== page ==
Kids don’t always like divorce, especially when it has always seemed like their parents got along. In cases where you and the other parent have worked hard to keep your arguments and disputes away from the eyes and ears of your child, it may be that your child had no idea that you would ever be apart.
Keeping the peace can be tough when your child throws tantrums or demands answers that you don’t have for them. There are some good tips that can help you help them adjust, though. Here are three things you can do to reduce conflict and help your child adjust.
- Discuss shared custody as a gift
Depending on your child’s age, it’s possible that you could sit down with them and explain how sharing custody isn’t always normal in divorce. Express that having two parents who get along and what want what’s best for them is a gift, not a problem. Seeing the situation from a different angle can help some children, especially teens, start to adapt to the new normal.
- Include your child in custody decisions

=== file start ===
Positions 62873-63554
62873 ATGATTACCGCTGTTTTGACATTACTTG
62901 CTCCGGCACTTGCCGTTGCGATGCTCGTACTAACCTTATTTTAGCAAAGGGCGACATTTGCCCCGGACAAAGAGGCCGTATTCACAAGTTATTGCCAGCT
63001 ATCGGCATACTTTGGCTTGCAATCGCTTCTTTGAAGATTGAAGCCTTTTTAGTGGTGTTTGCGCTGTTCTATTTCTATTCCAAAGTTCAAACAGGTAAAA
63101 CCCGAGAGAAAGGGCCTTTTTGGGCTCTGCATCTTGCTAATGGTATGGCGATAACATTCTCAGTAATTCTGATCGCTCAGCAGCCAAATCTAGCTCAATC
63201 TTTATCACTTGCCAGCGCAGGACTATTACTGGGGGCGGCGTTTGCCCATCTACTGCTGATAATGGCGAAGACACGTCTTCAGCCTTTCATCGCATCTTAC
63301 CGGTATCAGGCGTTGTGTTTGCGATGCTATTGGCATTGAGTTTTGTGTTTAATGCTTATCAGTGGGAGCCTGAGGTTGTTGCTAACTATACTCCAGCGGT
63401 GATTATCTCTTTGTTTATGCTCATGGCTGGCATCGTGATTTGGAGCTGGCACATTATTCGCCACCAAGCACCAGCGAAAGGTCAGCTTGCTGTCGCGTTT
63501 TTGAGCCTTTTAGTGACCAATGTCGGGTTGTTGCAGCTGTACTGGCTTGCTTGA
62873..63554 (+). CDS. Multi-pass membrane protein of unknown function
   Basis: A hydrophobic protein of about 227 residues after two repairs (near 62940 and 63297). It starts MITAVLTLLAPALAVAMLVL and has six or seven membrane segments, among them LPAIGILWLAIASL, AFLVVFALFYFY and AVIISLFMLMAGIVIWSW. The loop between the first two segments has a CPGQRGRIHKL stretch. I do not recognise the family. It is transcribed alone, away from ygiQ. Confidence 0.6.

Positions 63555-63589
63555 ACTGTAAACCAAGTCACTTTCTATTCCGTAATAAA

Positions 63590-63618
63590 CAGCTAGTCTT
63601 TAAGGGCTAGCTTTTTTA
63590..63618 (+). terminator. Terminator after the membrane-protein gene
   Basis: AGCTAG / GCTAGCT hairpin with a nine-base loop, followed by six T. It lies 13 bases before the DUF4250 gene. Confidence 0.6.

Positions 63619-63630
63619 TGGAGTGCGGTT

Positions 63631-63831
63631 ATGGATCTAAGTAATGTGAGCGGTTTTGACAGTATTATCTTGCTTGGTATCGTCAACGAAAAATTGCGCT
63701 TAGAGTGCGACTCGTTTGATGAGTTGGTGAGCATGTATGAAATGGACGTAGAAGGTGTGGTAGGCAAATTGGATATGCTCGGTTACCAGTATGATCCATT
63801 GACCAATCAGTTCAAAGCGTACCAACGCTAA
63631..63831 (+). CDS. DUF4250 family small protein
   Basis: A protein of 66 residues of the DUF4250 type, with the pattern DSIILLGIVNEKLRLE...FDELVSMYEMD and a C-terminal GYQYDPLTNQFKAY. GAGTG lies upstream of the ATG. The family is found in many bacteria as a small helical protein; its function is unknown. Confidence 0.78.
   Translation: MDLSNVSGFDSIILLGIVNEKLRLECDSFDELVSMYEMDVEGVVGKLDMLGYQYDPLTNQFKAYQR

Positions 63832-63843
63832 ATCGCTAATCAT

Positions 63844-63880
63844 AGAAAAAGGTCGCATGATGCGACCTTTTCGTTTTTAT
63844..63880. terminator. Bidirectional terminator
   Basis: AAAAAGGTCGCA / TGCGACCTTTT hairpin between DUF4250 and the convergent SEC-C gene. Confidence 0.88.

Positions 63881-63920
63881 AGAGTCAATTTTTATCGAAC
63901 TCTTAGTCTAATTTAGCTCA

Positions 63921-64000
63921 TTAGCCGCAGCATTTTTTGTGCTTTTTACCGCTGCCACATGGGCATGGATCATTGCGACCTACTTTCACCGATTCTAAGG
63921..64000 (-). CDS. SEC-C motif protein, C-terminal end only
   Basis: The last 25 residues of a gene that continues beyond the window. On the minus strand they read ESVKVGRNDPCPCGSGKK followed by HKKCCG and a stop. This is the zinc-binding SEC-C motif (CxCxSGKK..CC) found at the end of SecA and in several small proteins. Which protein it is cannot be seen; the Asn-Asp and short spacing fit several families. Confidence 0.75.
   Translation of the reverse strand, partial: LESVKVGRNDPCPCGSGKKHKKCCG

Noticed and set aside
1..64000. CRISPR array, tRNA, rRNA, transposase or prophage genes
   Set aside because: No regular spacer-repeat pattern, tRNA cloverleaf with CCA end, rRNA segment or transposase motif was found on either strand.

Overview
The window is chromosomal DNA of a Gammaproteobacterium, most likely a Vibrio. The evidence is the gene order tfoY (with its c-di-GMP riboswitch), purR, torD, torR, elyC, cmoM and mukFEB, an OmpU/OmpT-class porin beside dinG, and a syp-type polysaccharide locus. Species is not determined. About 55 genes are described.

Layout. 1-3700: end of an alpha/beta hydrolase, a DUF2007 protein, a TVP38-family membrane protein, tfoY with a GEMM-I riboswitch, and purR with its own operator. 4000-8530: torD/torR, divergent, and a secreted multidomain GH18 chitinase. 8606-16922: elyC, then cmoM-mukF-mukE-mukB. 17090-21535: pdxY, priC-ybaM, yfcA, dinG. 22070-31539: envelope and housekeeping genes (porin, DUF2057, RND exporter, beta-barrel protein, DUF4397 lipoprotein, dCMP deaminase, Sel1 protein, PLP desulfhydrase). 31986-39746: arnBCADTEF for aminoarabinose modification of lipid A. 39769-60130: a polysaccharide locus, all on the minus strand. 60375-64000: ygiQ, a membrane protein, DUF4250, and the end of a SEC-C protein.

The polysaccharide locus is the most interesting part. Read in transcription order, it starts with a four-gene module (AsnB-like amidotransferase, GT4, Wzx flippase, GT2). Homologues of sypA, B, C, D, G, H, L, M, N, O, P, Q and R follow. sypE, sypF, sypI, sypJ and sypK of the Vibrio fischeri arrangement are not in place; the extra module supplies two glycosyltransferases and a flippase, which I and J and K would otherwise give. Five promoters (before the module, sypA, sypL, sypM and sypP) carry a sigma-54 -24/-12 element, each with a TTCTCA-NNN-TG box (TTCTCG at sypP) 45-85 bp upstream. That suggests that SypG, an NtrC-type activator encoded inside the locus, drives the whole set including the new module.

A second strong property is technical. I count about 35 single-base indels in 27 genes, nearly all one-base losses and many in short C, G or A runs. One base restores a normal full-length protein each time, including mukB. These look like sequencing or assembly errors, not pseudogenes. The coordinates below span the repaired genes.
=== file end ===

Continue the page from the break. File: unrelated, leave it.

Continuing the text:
Another option is to include your child in custody decisions, such as where they live most of the time or if they want to move to a new home in a new school district or remain where they are. This gives them more control, which may reduce their disdain for your divorce.
- Make time for your child together and while apart
Finally, you and your ex-spouse should discuss if there are still things you can do together with your children, such as attending sporting events or school concerts, as well as what you can do individually to make your child feel heard, wanted and loved. While divorce does end living together, it doesn’t mean that you can’t both still be present in your child’s life.
These are a few ideas for helping your child adapt and for reducing conflicts that they may cause because of disliking these new arrangements. Talk to your child, include them in decisions when possible and make more time for them, so they still feel loved and heard.